If you live in New York City, or follow its dramas from afar, you know two things: The city’s subway is falling into disrepair, and the mayor and the governor do not get along. But today, it seems that the former dilemma has superseded the latter. New York City Mayor Bill de Blasio has agreed to cooperate with Governor Andrew Cuomo on a 10-point strategy to fix the subway and the Metropolitan Transportation Authority that manages it.
Crucial to this plan is an answer to the classic “how will we pay for it?” question. Cuomo has, since his re-election in November, been vocal about his support for congestion pricing as a means to raise money for the MTA. The scheme would place a toll on cars entering New York’s Central Business District (CBD is the part of the city below 61st Street in Manhattan), both to disincentivize car use in the area and generate a pool of funding for the city’s transit systems. Private cars would be charged around $12 per trip into the CBD, trucks around $25, and for-hire vehicles between $2 and $5. Emergency services vehicles and vehicles designated for transporting people with disabilities would be exempt.
De Blasio has spoken out against congestion pricing in the past, saying that it would increase the cost burden on working people who drive into the CBD. But, as it turns out, wealthier people are statistically much more likely to commute into the city via car, and will be the main source of funding that goes into the “lockbox” created by a congestion fee. Lower-income people, who mainly rely on mass transit to get in from the outer boroughs, will benefit from improvements to the subway and bus systems.
As of today, De Blasio and Cuomo have agreed to jointly backing a congestion pricing plan that would come into effect in 2020 and raise around $15 billion–a significant portion of the MTA’s estimated $40 billion in capital shortfall. Additional taxes on internet services sales and legal marijuana would also deliver more funds to the MTA.
In implementing congestion pricing, New York City would join other cities like London, Singapore, Milan, and Stockholm that have already rolled out similar policies. In addition to the monetary benefits it will bring to the beleaguered MTA, congestion pricing is one of those strategies that addresses several critical concerns in one fell swoop.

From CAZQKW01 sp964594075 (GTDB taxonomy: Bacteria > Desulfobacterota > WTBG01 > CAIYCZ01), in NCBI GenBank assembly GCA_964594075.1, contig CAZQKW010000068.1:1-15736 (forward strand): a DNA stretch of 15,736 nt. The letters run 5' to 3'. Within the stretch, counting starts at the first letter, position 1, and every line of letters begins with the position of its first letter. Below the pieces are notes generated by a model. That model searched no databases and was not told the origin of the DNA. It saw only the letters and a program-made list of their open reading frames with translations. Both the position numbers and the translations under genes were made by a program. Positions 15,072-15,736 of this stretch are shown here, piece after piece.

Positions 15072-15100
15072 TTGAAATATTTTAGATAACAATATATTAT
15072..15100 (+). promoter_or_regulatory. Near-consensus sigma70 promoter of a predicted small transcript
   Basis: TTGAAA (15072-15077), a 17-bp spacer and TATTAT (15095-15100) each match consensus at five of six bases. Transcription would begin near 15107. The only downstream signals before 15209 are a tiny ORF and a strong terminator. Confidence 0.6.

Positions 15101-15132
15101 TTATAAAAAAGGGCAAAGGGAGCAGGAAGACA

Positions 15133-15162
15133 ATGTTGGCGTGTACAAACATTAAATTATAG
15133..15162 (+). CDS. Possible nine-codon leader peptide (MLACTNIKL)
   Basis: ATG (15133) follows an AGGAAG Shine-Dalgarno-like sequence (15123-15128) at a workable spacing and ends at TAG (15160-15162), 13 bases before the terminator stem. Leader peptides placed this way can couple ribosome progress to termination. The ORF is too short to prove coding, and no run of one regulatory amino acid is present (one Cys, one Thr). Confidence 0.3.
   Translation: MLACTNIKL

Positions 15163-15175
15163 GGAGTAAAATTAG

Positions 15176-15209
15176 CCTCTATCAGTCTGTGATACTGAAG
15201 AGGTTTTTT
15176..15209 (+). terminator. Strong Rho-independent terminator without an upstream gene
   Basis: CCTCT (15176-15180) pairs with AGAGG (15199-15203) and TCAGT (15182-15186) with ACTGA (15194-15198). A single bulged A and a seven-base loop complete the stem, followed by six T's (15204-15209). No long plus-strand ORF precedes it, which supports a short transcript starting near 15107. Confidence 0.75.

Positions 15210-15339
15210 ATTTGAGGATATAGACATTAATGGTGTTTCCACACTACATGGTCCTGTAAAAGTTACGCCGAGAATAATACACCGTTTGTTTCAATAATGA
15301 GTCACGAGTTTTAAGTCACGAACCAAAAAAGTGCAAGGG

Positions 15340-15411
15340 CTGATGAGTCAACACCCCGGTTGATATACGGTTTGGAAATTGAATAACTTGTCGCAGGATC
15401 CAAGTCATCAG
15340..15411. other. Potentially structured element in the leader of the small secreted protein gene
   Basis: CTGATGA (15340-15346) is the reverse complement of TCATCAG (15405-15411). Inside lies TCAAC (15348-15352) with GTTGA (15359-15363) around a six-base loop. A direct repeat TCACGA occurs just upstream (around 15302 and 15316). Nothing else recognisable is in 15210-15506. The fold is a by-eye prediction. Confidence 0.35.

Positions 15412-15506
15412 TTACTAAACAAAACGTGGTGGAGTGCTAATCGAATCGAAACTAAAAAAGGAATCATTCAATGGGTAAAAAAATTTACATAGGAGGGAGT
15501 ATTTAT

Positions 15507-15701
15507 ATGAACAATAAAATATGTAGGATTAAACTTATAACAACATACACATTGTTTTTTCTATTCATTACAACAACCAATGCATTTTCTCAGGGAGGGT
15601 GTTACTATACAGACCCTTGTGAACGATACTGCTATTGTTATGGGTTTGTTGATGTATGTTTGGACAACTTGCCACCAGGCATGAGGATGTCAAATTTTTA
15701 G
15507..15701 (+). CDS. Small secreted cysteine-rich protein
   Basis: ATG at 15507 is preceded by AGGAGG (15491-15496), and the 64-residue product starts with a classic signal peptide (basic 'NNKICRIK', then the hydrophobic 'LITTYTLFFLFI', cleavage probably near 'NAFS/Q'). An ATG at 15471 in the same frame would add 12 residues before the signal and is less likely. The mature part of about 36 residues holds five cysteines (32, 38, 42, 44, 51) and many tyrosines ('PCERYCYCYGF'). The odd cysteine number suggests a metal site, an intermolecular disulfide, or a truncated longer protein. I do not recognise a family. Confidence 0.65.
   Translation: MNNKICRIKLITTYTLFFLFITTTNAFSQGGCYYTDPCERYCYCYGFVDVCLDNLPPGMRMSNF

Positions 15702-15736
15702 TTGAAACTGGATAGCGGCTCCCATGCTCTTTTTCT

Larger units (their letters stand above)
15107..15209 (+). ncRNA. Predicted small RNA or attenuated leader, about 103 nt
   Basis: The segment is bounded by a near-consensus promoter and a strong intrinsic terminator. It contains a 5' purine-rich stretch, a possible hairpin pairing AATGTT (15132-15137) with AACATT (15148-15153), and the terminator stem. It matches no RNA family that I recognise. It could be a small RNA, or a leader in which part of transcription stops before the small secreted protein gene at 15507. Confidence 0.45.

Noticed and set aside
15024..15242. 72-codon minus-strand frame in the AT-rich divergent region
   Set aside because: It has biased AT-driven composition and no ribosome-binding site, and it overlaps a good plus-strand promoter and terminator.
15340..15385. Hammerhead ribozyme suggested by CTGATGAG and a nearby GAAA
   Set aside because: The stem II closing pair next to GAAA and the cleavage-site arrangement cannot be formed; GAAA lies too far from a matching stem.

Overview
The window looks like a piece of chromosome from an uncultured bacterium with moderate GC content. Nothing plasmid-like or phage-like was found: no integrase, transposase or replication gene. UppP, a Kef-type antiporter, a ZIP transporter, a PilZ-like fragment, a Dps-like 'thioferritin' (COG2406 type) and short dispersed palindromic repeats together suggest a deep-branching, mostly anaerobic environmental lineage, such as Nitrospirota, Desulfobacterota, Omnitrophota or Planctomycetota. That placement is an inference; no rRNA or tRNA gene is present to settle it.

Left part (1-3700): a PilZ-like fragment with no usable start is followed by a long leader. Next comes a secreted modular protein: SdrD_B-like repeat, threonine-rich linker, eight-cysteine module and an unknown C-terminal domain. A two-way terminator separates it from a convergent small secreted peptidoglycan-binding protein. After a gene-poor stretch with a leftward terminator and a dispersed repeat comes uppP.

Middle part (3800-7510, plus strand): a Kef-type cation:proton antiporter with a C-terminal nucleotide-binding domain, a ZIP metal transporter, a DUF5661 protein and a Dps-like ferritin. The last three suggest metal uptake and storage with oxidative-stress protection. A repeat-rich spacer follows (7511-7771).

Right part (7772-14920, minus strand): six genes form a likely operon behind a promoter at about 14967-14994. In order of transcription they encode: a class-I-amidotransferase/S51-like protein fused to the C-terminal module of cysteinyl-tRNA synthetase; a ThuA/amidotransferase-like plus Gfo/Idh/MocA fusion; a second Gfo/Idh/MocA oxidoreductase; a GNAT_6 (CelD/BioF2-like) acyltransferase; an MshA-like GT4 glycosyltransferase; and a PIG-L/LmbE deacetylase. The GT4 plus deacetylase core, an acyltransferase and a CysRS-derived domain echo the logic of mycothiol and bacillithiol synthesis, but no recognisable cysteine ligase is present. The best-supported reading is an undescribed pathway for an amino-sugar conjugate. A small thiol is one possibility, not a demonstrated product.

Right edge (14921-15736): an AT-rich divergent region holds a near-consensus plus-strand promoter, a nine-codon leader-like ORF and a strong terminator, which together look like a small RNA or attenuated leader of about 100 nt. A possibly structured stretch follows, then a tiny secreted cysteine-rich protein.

One is traffic: In New York City, cars in the CBD move at a glacial pace of 4.7 miles per hour–no faster than an especially quick walker, and slower than a cyclist. A fee on cars will hopefully discourage drivers from entering this morass, and in turn, free those cars that do need to pass through Manhattan to do so more quickly and efficiently.
Another is emissions: Only a fraction of a percent of of all cars on the road in the U.S. are electric, so as long as our roads are clogged with them, our carbon footprint will remain high. Removing polluting cars from city streets will help places like New York rein in emissions. Research from Stockholm has found that congestion pricing results in healthier lungs among residents. From a health and safety perspective, congestion pricing also delivers benefits to residents. Since London introduced congestion pricing, incidences of lethal crashes between vehicles, cyclists, and pedestrians plummeted. In U.S. cities, where deaths by vehicle continue to rise, this type of policy will be vital for protecting people who choose not to travel by car.
On top of congestion pricing, Cuomo and de Blasio have pledged to consolidate all six of New York’s transit agencies–including the MTA, the bus network, and the regional rail networks–into one operation. This, they said in a joint statement, will streamline issues like repairs and generate new ideas for providing services to riders.
An efficient, responsive, and well-funded transit network is possibly one of the most vital aspects for a city aiming to address two of the 21st centuries most pressing challenges: climate change and inequity. New York needs to recognize that its most economically vulnerable residents depend on good and functional transit in order to exist in the city, and the city itself can no longer support the human and environmental dangers that excessive car traffic poses. Congestion pricing is a way to address both, and it’s now incumbent on the city and its leaders to make sure it works as promised.